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Re: SOME SVP TIDBITS
Pete Buchholz wrote:
> You have already gotten some news from SVP from a few other posters, but
> here are some extras that I thought were expecially interesting. First
> would like to publicly complain about a few aspects of this year's SVP.
I agree with Pete that the logistics of the meeting were at least a hill
short of perfection. In some of the meeting rooms, a not-very-tall person
sitting in front of you would block your view of most of the projection
There were no soft drinks left by the second break in the afternoon and no
place to buy one.
The banquet was marred by the late preparation of the room, leaving a
large and restless crowd jammed against the ballroom doors until about
7:40 p.m. (the event was supposed to start at 7). If a person wanted to
get a drink during this time, he had to buy a ticket at one end of the lobby
space and then push through the crowd to get to the bar at the other end
to actually get the drink. When the doors finally opened, there was a great
push like a homesteaders land rush.
It was shameful that so many people interested in science left as the main
speaker finally started to talk. The NASA program on the Mars rock and life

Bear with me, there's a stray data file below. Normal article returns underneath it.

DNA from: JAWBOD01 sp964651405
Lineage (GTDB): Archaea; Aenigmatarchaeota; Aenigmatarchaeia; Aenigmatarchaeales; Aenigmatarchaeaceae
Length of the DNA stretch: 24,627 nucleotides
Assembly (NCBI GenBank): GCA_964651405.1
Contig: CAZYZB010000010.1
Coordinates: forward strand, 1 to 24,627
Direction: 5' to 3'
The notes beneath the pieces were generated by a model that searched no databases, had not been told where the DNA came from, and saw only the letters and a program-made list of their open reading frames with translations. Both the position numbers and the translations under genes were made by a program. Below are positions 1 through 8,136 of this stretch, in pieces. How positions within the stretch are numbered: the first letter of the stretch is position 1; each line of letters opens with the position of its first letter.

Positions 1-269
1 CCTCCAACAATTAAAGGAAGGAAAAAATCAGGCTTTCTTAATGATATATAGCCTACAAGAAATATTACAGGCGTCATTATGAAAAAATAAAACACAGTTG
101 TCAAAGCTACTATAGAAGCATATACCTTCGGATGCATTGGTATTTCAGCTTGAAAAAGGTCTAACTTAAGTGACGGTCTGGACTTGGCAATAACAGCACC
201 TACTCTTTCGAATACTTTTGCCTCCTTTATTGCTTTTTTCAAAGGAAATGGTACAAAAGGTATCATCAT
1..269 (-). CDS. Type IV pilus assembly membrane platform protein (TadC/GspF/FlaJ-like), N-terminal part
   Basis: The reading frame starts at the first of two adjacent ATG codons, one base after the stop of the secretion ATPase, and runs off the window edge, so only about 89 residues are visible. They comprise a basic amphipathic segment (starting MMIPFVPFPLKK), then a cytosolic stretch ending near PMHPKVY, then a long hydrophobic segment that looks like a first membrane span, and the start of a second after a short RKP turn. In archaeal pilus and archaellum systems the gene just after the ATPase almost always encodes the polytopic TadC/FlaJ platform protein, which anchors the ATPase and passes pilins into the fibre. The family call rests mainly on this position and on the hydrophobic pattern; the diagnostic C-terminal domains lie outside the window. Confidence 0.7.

elsewhere was extremely interesting. I am not sure where the deserters were
going (to stand outside again?).
On the positive side, Ralph Chapman was a delight at the auction--tastefully
and amusingly hawking the items up for bid. Not a sheep showed up this
year, and the auction of Pat Monaco (as a field camp cook) was much more
restrained than at previous auctions. The symposia were excellent, and it
was difficult to choose which talks to listen to, most people trying to move
back and forth between the interesting sessions.
The snow was certainly a visual delight on the mountains, but a hindrance
in making one's way back and forth to the scattered talks. Melissa Fox
built a terrific theropod snowman (to compliment the mud she brought back
from the banks of the Green River on the trip to Dinosaur National Monument
The first cast and model of _Scipionyx_ were shown to a few lucky people,
and _Gastonia_ was on display in the back of the poster session, in all its
unusual, armored glory. Congratulations to Jim Kirkland on this.
The Jurassic Foundation, headed by Phil Currie and funded by Universal's
Jurassic Park movies and paraphernalia, was announced at a special
luncheon on Saturday. The foundation will give small grants of $1000 to
$5000 to fund worthy paleo projects--more information on this is forthcoming.
Don Lessem's involvement in this non-profit venture was a source of much
controversy at the luncheon, with Paul Sereno questioning how this project
would avoid what happened at the Dinosaur Society.
As our bard Mickey Rowe mentioned, I have more than a few pictures to
document SVP at Snowbird. Get your .jpeg capabilities ready.